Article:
european water vole

Arvicola amphibius

The European water vole or northern water vole, ''Arvicola amphibius'' , is a semi-aquatic rodent. It is often informally called the water rat, although it only superficially resembles a true rat....hieroglyph snipped... Water voles have rounder noses than rats, deep brown fur, chubby faces and short fuzzy ears; unlike rats their tails, paws and ears are covered with hair.

In the wild, on average, water voles only live about five months. Maximum longevity in captivity is 2 and a half years.

The water vole is legally protected in the United Kingdom.
Water_vole  Arvicola amphibius,Geotagged,United Kingdom,european water vole


Water voles reach 140–220 millimetres in length plus a tail of 55–70 millimetres of this. Adults weigh from 160–350 grams , juveniles weigh less but must reach around 140–170 grams to be able to survive their first winter.A water vole named ''Ratty'' is a leading character in the 1908 children's book ''Wind in the Willows'' by Kenneth Grahame: the locality used in the book is believed to be Moor Copse in Berkshire, England, and the character's name "Ratty" has become widely associated with the species and their riverbank habitat, as well as the misconception that they are a species of rat....hieroglyph snipped...

In the comic novel and film ''Cold Comfort Farm'' by Stella Gibbons, one of the characters, ''Urk'', refers to the subject of his unrequited love, ''Elfine Starkadder'', as his little water vole. Throughout the story, Urk spends a lot of time talking to the water voles on the farm.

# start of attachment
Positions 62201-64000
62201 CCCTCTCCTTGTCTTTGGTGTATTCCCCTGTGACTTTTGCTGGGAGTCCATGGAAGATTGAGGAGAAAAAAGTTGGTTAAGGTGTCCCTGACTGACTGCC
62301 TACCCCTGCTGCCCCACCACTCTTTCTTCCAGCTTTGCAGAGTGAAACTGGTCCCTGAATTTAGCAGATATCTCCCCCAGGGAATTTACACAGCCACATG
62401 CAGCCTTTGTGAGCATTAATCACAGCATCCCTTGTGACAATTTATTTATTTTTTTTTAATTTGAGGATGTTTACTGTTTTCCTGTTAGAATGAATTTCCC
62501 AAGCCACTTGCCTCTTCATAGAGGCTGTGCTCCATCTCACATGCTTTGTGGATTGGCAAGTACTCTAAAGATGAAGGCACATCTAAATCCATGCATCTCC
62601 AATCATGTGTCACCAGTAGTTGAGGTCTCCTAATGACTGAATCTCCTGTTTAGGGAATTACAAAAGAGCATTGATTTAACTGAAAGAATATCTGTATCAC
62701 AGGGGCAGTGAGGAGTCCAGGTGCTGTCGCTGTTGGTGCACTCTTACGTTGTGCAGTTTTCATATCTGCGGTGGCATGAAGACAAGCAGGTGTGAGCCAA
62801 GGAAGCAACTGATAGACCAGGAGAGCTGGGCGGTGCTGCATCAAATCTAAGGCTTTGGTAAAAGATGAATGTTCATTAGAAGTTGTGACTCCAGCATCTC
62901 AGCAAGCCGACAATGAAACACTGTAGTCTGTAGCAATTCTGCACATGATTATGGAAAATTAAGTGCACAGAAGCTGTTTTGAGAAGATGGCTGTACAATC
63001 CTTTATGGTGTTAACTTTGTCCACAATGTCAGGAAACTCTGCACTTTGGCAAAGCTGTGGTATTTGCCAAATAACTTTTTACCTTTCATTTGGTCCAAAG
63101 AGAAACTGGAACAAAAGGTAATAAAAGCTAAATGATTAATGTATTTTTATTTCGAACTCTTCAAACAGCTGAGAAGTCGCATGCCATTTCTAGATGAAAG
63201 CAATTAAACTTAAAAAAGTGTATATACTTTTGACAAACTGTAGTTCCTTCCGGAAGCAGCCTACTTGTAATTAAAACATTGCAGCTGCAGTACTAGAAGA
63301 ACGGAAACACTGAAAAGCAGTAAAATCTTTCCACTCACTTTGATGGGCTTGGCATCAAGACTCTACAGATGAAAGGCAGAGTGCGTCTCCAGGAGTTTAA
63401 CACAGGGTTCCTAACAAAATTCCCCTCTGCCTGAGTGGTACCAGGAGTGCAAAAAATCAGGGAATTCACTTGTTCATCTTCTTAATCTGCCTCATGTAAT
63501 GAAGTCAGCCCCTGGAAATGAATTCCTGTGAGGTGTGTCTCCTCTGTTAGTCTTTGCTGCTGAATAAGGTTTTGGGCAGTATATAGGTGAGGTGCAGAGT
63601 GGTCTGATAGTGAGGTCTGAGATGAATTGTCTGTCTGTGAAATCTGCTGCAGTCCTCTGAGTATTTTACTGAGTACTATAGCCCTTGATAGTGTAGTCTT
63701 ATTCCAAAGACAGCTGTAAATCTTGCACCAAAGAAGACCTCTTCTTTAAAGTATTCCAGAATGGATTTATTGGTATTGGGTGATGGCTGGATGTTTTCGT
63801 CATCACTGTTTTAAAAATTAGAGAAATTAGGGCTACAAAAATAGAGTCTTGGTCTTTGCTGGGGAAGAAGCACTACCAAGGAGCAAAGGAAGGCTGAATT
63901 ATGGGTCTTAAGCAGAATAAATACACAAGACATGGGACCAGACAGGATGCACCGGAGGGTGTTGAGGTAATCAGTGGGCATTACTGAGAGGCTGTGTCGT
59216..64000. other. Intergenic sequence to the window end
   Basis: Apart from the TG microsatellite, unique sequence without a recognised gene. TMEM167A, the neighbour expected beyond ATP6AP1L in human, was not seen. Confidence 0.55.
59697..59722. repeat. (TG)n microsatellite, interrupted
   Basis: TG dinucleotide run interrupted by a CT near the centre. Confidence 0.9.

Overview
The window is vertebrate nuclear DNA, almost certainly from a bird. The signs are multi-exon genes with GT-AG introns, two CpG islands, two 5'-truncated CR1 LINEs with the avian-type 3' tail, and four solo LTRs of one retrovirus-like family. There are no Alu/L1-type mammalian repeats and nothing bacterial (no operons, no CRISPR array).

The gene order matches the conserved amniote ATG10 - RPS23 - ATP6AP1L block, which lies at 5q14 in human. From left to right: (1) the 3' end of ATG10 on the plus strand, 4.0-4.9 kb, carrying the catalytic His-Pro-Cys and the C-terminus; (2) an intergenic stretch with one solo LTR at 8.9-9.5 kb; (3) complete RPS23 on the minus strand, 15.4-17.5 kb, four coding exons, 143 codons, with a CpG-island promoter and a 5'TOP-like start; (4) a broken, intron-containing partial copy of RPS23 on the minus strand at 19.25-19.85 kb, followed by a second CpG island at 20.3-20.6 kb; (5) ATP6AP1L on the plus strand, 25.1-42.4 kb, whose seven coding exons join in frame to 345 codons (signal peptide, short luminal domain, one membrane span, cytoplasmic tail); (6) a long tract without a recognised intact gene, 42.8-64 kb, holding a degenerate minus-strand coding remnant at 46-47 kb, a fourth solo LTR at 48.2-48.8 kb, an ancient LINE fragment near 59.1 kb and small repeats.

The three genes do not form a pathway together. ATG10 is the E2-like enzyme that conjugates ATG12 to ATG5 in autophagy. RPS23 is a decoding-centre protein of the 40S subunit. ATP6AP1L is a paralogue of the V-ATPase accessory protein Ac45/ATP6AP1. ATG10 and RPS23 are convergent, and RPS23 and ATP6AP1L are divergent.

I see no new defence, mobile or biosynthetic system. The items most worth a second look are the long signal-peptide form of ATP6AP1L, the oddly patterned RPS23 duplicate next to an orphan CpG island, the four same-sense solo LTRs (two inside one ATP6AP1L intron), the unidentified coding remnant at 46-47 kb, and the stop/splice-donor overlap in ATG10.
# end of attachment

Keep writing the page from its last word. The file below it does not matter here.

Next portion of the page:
C. S. Calverley a 19th Century writer of light verse, in his poem "Shelter," beginning:

''By the wide lake's margin I mark'd her lie--''

''The wide, weird lake where the alders sigh--''

Tells of an apparently shy, easily frightened young female by a lakeside, who in the last line of the poem, it's revealed that:

''For she was a water-rat.''


The water vole population in the UK has fallen from its estimated pre-1960 level of around 8 million to 2.3 million in 1990 and to 354,000 in 1998. This represents a 90–95% loss. It is still declining dramatically: the most recent estimate for 2004 is around 220,000. This decline is partly attributed to the American Mink, an aggressive predator of the vole, together with unsympathetic farming and watercourse management which destroyed parts of the water vole's habitat.

On 26 February 2008, the UK Government announced full legal protection for water voles would be introduced from 6 April 2008.

The water vole is the UK's fastest declining mammal and efforts are under way to protect it and its habitat from further destruction. One aspect of water vole conservation in the UK is focused on non-linear habitats such as reed bed which support extensive networks or metapopulations. Other areas supporting healthy populations of water voles are large conurbations such as Birmingham and London and some upland areas where American Mink are scarce. Across the UK the Wildlife Trusts and other organisations are undertaking many practical projects to conserve and restore water vole populations.

Water voles have recently returned to Lindow Common nature reserve in Cheshire, UK, after many years of absence. The reserve rangers credit this to conservation management, which included thinning of woodland.